1971. John Masterman mischieviously lists his Top Secret history of Double-cross in his Who'sWho entry.
1971. The Scott Report Affair: future Tory MP Jonathan Aitken is charged under the Official Secrets Act for communicating classified information to the Sunday Telegraph about the Biafran war in Nigeria. His is acquitted of all the charges. The judge, Mr Justice Caulfield, calls for the Official Secrets Act to be 'pensioned off'.
1972, 29 September. The Franks Report brands Section 2 of the Official Secrets Act a 'mess' and calls for its repeal. Proposes, instead, a more tightly drawn Official Information Act. The press welcome the report, but push for a fully-fledged Freedom of Information Act. With this, the momentum for change is lost.
1972. John Masterman's The Double Cross System in the War of 1939 to 1945 is published, twenty-severn years after it had been written.
1974. Group Captain Frederick Winterbotham's The Ultra Secret reveals Bletchley Park.
1975. The Crossman Affair
1976, May. The underground entertainment guide Time Out publishes a ground-breaking article, 'The Eavesdroppers', by journalist Duncan Campbell. The article reveals the existence of GCHQ for the first time.
1977. The ABC Trial.
1978. Margaret Thatcher, Leader of the Opposition, threatens to block the publication of H. Hinsley's forthcoming official history of British Intelligence during the Second World War. She states in private: 'I was taught a very good rule by my two Masters at Law, both of whom are now judges: never admit anything unless you have to; and then only for specific reasons and within defined limits'.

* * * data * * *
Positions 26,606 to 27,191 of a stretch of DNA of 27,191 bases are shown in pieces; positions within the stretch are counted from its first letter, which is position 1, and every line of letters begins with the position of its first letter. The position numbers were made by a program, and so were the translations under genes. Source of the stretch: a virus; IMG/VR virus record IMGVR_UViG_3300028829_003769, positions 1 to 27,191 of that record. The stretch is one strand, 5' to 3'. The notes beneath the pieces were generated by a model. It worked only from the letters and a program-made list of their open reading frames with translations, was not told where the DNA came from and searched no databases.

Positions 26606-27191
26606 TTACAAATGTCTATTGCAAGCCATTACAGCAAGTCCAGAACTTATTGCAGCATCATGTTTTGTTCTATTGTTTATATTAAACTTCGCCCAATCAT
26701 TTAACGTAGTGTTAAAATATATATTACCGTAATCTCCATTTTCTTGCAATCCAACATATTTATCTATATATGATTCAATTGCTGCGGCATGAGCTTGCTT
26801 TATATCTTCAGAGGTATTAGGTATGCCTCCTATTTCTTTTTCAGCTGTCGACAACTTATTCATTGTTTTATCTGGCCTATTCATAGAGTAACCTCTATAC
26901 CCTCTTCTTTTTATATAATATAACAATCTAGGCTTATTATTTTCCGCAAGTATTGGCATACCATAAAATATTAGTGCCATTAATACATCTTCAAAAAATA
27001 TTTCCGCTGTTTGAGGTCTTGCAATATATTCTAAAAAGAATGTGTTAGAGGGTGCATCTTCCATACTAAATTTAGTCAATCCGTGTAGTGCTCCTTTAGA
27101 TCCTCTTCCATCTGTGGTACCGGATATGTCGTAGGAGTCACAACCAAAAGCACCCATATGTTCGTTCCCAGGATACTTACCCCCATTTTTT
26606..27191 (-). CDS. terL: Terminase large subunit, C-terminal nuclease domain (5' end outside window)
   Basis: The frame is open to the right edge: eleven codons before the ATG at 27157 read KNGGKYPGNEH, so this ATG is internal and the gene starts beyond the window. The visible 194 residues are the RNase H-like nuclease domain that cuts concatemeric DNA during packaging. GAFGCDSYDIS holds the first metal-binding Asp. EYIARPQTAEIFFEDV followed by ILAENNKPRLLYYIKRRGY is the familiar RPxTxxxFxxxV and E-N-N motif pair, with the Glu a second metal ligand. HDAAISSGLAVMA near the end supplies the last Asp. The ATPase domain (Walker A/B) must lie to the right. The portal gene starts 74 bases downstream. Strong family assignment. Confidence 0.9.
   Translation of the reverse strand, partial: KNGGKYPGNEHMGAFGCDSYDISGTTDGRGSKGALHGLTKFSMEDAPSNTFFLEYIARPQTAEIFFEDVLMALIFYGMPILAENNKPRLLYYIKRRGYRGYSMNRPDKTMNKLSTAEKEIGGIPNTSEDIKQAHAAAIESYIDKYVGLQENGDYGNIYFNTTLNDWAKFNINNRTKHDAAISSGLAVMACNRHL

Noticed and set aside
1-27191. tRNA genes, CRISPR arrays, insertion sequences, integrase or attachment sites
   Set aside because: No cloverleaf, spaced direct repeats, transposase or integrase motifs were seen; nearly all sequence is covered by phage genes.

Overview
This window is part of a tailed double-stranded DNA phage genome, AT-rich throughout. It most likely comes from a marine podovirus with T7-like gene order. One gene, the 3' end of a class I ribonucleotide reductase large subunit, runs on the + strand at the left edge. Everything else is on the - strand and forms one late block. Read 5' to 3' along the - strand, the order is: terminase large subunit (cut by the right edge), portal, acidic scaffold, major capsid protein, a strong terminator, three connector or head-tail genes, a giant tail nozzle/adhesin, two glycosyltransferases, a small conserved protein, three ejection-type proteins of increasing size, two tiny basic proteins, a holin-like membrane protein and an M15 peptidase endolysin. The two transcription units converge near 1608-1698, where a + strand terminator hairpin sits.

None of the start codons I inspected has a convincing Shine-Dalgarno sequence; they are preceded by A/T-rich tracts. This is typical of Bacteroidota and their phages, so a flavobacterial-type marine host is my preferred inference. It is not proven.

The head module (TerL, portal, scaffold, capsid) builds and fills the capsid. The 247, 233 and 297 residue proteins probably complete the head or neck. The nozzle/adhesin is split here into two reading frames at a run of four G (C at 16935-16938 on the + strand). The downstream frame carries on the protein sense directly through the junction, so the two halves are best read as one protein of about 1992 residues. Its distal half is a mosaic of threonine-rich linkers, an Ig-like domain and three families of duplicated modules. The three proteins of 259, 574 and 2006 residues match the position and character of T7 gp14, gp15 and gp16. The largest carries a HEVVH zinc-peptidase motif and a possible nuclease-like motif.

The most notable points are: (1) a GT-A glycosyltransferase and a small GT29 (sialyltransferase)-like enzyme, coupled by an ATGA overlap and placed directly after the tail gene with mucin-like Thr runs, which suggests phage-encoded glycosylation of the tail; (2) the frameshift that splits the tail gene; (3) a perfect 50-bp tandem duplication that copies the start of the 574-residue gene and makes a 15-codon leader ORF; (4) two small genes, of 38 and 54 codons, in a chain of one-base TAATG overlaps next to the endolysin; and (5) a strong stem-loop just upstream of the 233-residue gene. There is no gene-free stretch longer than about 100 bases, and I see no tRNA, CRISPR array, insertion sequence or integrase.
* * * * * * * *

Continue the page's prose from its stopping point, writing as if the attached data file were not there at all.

1979. Volume I of Hinsley's official history is published.
1979, November. Anthony Blunt is exposed as the 'Fourth Man' in the Cambridge spy ring.
1979, 29 March. Chapman Pincher retires from the Express to focus on a second career as a full-time espionage writer.
1980. Duncan Campbell, working for the New Statesman, publishes an article alleging that thousands of telephones in Britain were being illegally tapped without the consent of the Home Secretary.
1981. A Committee on Public Records hopes that one day the word 'never' will never again be used in conjunction with public records.
1986. The Zircon Affair.
1986-8. The Spycatcher Affair.
1989. MI5 placed for the first time on a statutory footing.
1989. The Official Secrets Act is amended, with the draconian Section 2 being abolished.
1991, December. Stella Rimington becomes the first serving chief of MI5 to pose openly for cameras.
1992, 7 May. PM John Major announces in Parliament that Sir Colin McColl is the incumbent head of MI6.
1993. MI5 publishes a glossy bookley entitled MI5: The Security Service.
1993. The Waldegrave Initiative on Open Government.
1994, 12 June. Stella Rimington gives the Richard Dimbleby Memorial Lecture.
1997. MI5 starts transferring its records to the National Archives, Kew.
2001. Stella Rimington publishes a memoir, Open Secret.
2005, 1 January 2005. Britain brings into effect a Freedom of Information Act, codifying a right of access to information held by most public authorities.
2009. To mark the centenary of its foundation, the Security Service publishes an authorised history, The Defence of thre Realm, written by Professor Christopher Andrew.
2010. SIS follws suit, publishing MI6: The History of the Secret Intelligence Service by Keith Jeffery.